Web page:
• Originally written in October, 1979
  • Copyright © 1979 by Carl J. Mistlebauer.

He comes in, “Hi Carl, business been steady?” He gives his skull-face a spin around to observe all in the store. Nothing in the store changes, yet he always has to look around to familiarize himself with the store.

As he bullies around in the back storage room getting ready to prepare the floors, I cannot help but think, he gets up at midnight to work till five or six then he’s off to another job for eight hours. Then what…? Oh, oh, here he comes I better act busy.

“Did I tell you how my boy did at state?” I look up, trying to act startled.

“He ran his second best time ever!” Pouring himself a 43 cent cup of coffee (45 cents with tax) he looks up at me, much like a scolded dog would, “You’re a good Joe, aren’t you?” I look at this cup. “I mean you’re not going to charge me are you….”

“No, go ahead….” I replied while thinking about how old that pot of coffee was.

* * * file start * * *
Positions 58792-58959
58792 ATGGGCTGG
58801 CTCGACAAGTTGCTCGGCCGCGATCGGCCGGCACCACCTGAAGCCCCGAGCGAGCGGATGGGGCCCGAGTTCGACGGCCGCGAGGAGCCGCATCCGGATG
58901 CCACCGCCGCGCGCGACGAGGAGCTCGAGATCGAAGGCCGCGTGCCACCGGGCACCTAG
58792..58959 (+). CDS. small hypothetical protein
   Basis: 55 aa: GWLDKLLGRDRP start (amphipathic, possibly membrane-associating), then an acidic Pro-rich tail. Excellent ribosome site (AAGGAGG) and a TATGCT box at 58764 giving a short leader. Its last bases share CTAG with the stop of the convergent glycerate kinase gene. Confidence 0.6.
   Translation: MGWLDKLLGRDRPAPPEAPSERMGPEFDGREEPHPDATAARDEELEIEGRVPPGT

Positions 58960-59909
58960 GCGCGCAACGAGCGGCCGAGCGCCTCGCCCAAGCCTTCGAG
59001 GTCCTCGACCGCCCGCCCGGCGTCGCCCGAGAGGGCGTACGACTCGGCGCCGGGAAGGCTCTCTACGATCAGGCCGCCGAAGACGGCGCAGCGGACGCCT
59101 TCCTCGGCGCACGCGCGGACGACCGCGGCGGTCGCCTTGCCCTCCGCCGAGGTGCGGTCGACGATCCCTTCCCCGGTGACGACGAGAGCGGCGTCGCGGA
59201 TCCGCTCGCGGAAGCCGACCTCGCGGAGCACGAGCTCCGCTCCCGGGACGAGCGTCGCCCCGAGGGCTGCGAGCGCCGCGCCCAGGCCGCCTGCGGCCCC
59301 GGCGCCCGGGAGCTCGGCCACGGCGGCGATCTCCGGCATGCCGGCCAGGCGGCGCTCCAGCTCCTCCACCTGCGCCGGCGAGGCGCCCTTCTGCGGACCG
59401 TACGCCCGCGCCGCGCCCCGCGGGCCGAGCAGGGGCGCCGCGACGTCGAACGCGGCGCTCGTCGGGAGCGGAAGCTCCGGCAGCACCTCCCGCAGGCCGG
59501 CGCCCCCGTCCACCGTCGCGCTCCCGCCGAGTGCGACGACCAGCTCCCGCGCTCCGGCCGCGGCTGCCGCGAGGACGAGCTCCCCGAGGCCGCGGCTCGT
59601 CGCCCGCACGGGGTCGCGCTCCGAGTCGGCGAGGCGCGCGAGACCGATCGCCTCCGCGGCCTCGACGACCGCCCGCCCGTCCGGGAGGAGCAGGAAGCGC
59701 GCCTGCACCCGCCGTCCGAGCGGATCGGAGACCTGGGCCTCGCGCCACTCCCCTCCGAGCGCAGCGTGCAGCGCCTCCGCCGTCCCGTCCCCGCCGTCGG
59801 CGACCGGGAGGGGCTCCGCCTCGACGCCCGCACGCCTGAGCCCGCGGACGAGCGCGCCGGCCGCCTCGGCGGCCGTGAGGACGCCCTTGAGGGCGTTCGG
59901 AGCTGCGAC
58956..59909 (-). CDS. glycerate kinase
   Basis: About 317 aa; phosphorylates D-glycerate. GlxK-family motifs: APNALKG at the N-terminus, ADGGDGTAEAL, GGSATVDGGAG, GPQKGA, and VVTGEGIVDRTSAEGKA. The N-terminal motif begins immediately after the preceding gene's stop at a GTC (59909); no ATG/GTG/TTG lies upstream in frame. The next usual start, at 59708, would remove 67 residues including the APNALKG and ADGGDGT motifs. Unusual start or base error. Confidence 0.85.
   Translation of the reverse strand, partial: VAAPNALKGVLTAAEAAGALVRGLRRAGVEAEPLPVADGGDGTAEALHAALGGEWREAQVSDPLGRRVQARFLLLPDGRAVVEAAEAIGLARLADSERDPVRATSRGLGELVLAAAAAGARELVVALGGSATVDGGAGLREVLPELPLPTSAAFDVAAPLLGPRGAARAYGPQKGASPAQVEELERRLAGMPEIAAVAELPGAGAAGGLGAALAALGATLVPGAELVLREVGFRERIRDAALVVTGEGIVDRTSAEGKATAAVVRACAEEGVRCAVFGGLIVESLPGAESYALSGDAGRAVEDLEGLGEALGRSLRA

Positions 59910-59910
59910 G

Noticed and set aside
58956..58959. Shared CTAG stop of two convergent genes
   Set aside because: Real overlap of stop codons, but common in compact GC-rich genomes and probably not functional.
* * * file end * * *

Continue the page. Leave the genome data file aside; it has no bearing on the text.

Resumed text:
“His team placed third overall; behind Menomonee Falls and Monona.” I wag my head, in a disinterested way, in acknowledgement.

“A couple of guys on his team didn’t do as good as they should’ve, but my boy pulled his weight!” After peering into his coffee cup he decides to get to work. I feel some relief and then try to get some of my Urban-Econ read but I keep peering over the pages at this man waltzing with his broom up and down the aisles of Stop-N-Go. I can’t take it anymore, I throw down my book and I rush to the back to sort returned soda bottles. I feel inadequate in his presence; I have to keep a distance between him and me. I continue sorting bottles without thinking. Maybe I don’t want to think.

A bell goes off to tell me someone entered the store. I rush up front ready with my, “Hello, how are you.” I look around, all I see is him; standing at the counter with a soda (40 cents plus tax).

“My son got a letter from the Coach at Parkside.” My nervousness returns: I need a cigarette, but I don’t smoke…